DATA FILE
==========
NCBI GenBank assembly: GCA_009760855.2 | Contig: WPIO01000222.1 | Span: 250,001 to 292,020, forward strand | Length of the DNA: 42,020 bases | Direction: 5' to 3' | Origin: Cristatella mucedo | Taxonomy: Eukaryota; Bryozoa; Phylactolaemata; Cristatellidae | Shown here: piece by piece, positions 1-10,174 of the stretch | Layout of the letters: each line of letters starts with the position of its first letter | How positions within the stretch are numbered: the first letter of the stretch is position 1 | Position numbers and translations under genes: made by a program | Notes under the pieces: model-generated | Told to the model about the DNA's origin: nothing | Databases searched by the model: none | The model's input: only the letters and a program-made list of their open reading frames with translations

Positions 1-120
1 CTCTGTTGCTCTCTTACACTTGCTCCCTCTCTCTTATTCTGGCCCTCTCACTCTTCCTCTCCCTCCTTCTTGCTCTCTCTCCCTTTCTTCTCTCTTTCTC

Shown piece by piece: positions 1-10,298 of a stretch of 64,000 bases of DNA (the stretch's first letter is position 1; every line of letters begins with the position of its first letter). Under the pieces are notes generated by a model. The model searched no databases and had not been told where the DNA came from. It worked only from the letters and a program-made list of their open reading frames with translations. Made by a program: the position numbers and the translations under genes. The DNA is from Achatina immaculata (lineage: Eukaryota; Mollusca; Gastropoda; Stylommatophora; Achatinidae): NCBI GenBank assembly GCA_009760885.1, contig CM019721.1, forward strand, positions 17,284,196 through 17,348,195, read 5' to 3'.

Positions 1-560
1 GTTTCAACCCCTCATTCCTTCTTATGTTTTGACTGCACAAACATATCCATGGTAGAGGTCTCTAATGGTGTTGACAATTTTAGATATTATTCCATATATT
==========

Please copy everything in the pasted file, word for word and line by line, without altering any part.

NCBI GenBank assembly: GCA_009760855.2 | Contig: WPIO01000222.1 | Span: 250,001 to 292,020, forward strand | Length of the DNA: 42,020 bases | Direction: 5' to 3' | Origin: Cristatella mucedo | Taxonomy: Eukaryota; Bryozoa; Phylactolaemata; Cristatellidae | Shown here: piece by piece, positions 1-10,174 of the stretch | Layout of the letters: each line of letters starts with the position of its first letter | How positions within the stretch are numbered: the first letter of the stretch is position 1 | Position numbers and translations under genes: made by a program | Notes under the pieces: model-generated | Told to the model about the DNA's origin: nothing | Databases searched by the model: none | The model's input: only the letters and a program-made list of their open reading frames with translations

Positions 1-120
1 CTCTGTTGCTCTCTTACACTTGCTCCCTCTCTCTTATTCTGGCCCTCTCACTCTTCCTCTCCCTCCTTCTTGCTCTCTCTCCCTTTCTTCTCTCTTTCTC

Shown piece by piece: positions 1-10,298 of a stretch of 64,000 bases of DNA (the stretch's first letter is position 1; every line of letters begins with the position of its first letter). Under the pieces are notes generated by a model. The model searched no databases and had not been told where the DNA came from. It worked only from the letters and a program-made list of their open reading frames with translations. Made by a program: the position numbers and the translations under genes. The DNA is from Achatina immaculata (lineage: Eukaryota; Mollusca; Gastropoda; Stylommatophora; Achatinidae): NCBI GenBank assembly GCA_009760885.1, contig CM019721.1, forward strand, positions 17,284,196 through 17,348,195, read 5' to 3'.

Positions 1-560
1 GTTTCAACCCCTCATTCCTTCTTATGTTTTGACTGCACAAACATATCCATGGTAGAGGTCTCTAATGGTGTTGACAATTTTAGATATTATTCCATATATT